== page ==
Having discussed conservatism and some ideas to make it a relevant player in the political arena in North America, I would like to now turn to Israel and discuss the role it could play there.
The first thing to understand is that in Israel, right wing and left wing when applied to different political parties has a far different meaning than it does for North America. In Israel, the labelled seem to be applied almost exclusively based on the party's position on the Jewish-Arab conflict. Parties that look to accommodate Israel's enemies even at the expense of Israel's security are left wing. Parties that seek to prioritize Israel's needs are right wing. For example, let's say that tomorrow the Likud decides to embrace a command economy, increase the size of the civil service by 50% and increase taxes to match but at the same time finally rules out any two-state solution. Despite the economic platform they would still be called a right wing party. Labour, on the other hand, has moved far from its origins as a European socialist state that ran the country in its early years in a soft communist style. Yes, it still coddles the Histadrut and embraces far more state control than the Likud does but why do we see it as a left wing party? Because of its foreign policy. Period.
This would suggest that conservatism has ample potential for parties linked to both the left and the right in Israel. Based on the guiding principle I have been working with, responsibility before rights, both sides of the political spectrum could embrace conservatism.
Consider the idea that the state of Israel is not a country like all others. Now, this seems obvious given the ample news coverage and the amazing history of the State. However, what does one do with this fact? Israel stands for something, although getting two Jews to agree on what that something is might prove difficult. Is Israel a lifeboat for world Jewry? Is it the first flowering of our redemption? Is it the beacon of democracy in the dark Middle East?
Conservatism must step in and state that Israel, being a Jewish state, must identify with Jewish values. The fundamental Jewish value is that of responsibility over rights, just as I've been saying about conservatism in general until now. Anyone who learns Torah in a serious way knows that God expects obedience as a result of giving us life and limb. We are rarely in a position to talk back to Him or question His ways and means. Our job ultimately is to live according to the mitzvos and even when we hope for a reward, s'char b'hai alma leika. We have no right to demand recompense for being good in this world.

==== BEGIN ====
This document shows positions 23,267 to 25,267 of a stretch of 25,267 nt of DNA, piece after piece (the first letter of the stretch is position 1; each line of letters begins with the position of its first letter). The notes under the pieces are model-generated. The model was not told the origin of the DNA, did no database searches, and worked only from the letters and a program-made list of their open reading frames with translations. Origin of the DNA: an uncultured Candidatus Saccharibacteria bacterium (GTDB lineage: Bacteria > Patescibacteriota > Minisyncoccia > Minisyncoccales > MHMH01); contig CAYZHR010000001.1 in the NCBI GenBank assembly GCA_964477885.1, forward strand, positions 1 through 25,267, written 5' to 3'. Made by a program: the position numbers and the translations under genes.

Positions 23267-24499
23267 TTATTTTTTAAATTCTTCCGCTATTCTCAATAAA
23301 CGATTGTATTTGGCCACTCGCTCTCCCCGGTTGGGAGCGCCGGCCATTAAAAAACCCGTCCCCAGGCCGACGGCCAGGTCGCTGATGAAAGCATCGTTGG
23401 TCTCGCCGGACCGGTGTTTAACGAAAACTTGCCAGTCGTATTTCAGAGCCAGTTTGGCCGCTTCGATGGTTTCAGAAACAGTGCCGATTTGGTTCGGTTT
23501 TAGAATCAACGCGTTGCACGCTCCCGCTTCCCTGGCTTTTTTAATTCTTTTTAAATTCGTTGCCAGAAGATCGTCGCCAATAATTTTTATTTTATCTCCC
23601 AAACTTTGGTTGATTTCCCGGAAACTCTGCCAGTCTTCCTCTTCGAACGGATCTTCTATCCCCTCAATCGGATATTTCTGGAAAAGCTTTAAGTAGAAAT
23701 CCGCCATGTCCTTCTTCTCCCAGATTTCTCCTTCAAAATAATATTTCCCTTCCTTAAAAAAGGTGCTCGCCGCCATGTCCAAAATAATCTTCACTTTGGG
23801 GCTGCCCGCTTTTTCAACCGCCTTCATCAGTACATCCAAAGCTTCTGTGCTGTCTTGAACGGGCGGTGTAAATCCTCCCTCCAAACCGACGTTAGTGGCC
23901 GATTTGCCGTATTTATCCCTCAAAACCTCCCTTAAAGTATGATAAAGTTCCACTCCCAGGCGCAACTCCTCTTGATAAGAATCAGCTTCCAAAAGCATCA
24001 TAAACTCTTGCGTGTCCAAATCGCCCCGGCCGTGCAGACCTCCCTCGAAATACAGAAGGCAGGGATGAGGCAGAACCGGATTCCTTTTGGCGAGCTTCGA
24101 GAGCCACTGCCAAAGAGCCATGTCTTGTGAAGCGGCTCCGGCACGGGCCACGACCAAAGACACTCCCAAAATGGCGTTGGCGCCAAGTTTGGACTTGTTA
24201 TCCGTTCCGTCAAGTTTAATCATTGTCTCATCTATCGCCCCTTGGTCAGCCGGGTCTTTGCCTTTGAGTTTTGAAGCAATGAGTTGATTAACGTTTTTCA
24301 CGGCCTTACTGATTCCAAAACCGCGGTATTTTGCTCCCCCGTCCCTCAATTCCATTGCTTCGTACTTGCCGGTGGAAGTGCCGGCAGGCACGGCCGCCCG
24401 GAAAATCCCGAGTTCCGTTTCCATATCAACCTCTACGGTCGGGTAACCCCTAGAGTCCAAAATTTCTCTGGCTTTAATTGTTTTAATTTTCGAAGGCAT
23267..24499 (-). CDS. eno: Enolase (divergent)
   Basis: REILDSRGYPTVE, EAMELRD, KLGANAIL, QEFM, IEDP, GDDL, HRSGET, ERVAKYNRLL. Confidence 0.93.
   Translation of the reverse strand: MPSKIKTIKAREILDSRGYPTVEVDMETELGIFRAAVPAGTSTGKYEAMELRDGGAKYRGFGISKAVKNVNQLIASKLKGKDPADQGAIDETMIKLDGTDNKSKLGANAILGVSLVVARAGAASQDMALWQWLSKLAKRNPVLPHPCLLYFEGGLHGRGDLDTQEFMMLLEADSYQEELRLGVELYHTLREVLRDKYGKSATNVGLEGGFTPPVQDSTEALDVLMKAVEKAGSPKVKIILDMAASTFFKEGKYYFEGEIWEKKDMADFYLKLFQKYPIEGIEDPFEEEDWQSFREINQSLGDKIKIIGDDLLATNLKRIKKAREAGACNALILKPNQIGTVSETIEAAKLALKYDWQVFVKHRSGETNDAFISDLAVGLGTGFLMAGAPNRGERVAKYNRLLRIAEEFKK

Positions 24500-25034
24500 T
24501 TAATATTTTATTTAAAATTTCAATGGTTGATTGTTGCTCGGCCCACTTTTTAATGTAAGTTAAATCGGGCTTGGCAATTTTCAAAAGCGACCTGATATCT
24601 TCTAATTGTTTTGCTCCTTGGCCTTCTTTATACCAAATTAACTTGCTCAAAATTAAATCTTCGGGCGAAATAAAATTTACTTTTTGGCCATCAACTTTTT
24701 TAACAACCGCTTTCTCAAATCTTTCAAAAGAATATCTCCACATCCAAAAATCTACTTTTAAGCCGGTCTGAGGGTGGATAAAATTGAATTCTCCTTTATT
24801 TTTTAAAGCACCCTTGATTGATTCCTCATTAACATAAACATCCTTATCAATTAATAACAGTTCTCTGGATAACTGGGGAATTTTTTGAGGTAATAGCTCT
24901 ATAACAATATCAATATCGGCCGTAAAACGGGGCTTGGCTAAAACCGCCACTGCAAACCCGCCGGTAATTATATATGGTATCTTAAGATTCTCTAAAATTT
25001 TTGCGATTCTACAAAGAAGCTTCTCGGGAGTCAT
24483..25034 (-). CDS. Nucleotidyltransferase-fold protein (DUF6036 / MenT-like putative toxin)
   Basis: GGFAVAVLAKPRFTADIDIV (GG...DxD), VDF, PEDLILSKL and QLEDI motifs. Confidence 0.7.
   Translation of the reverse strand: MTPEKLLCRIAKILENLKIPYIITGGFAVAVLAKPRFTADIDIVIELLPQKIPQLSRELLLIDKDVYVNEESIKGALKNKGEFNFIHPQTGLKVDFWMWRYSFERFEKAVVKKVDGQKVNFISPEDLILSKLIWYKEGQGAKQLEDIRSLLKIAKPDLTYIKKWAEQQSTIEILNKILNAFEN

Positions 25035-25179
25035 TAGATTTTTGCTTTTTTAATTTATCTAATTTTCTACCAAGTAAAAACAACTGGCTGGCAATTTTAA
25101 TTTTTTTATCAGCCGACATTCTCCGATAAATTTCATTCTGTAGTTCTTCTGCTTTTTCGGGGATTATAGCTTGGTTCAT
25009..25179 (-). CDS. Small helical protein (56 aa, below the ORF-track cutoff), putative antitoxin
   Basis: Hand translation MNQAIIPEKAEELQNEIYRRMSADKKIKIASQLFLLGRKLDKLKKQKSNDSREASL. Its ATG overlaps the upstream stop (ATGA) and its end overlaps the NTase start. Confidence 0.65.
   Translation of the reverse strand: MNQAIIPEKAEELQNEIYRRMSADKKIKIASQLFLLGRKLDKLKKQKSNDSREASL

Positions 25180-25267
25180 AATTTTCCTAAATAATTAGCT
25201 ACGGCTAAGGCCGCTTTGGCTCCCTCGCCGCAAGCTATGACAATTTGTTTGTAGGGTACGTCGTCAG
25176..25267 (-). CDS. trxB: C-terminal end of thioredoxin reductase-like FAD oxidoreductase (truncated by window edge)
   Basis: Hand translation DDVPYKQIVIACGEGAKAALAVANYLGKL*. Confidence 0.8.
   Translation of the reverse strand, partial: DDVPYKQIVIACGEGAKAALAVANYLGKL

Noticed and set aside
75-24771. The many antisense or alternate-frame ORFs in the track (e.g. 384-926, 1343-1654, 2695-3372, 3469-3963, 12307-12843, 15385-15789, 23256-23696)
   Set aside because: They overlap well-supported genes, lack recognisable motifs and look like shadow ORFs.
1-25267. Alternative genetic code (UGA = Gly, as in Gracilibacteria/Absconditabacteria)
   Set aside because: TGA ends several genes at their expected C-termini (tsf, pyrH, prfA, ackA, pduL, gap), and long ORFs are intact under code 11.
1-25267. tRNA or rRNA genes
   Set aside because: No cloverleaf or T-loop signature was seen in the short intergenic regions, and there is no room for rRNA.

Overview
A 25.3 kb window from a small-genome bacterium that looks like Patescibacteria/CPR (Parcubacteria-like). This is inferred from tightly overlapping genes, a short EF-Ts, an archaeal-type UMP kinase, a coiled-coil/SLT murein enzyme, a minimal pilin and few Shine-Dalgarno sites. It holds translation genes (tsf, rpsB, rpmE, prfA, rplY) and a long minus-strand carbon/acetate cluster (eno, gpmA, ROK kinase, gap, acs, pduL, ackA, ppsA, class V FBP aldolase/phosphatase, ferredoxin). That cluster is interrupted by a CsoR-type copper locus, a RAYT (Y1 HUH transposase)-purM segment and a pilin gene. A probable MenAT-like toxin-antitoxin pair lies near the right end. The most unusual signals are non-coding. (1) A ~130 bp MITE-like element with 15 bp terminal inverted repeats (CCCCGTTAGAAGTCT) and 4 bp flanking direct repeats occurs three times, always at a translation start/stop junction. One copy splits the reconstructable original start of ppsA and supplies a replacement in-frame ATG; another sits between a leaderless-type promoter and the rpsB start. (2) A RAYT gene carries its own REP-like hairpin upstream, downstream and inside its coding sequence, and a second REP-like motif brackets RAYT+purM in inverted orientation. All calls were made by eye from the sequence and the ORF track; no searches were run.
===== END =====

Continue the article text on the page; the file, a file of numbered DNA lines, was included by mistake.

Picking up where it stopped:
That's not to say that there's no real payoff for being a good Jew. A society that runs along genuine Jewish principles, including ones that frum Jews often ignore like chesed, tzedakah and gemilus chasadim, would be a fine one to live in indeed.
This is what conservatism in Israel should be encouraging. We know that any pressure to morph Israel into a state run al pi halacha would fail. There would be strong pushback from the secular crowd. The Chareidi community would refuse to cooperate unless their "Gedolim" were in charge. (Even then, if it wasn't one segment's "Gadol" they'd still refuse to take part) The animosity that such a push would create would be a chilul haShem.
However, who's to say that a partial push wouldn't be more productive? Demanding people keep Shabbos will lead to a fight. Demanding that they give tzedakah would be greeted differently. A responsible Jewish citizen recognizes his part in society and contributes to it. The Gemara famously tells us that fortune is cyclical, one generations wealthy may have descendants in the poorhouse. Responsibility strongly suggests that by contributing to charity a person ensures security for himself and his descendants. The same argument can be made for gemilus chasadim. Imagine pushing school children and young adults to find time to perform acts of kindness. Volunteering in hospitals, working at food banks and gemachs, all of these can be promoted for their Jewish content without any risk of coercion.
What's more, a target of this push could be the wealthy of the State. It's well known that the gap between the wealthy and not in Israel is one of the highest in the First World. A society that cared about improving the lot of its less fortunate through providing economic opportunity as opposed to just tossing out welfare cheques might prove more successful.
Conservatism in Israel could therefore increase the Jewishness of the State in small increments without causing hostility. This would have the potential to fundamentally change Jewish society in a positive way and serve as a good example for others.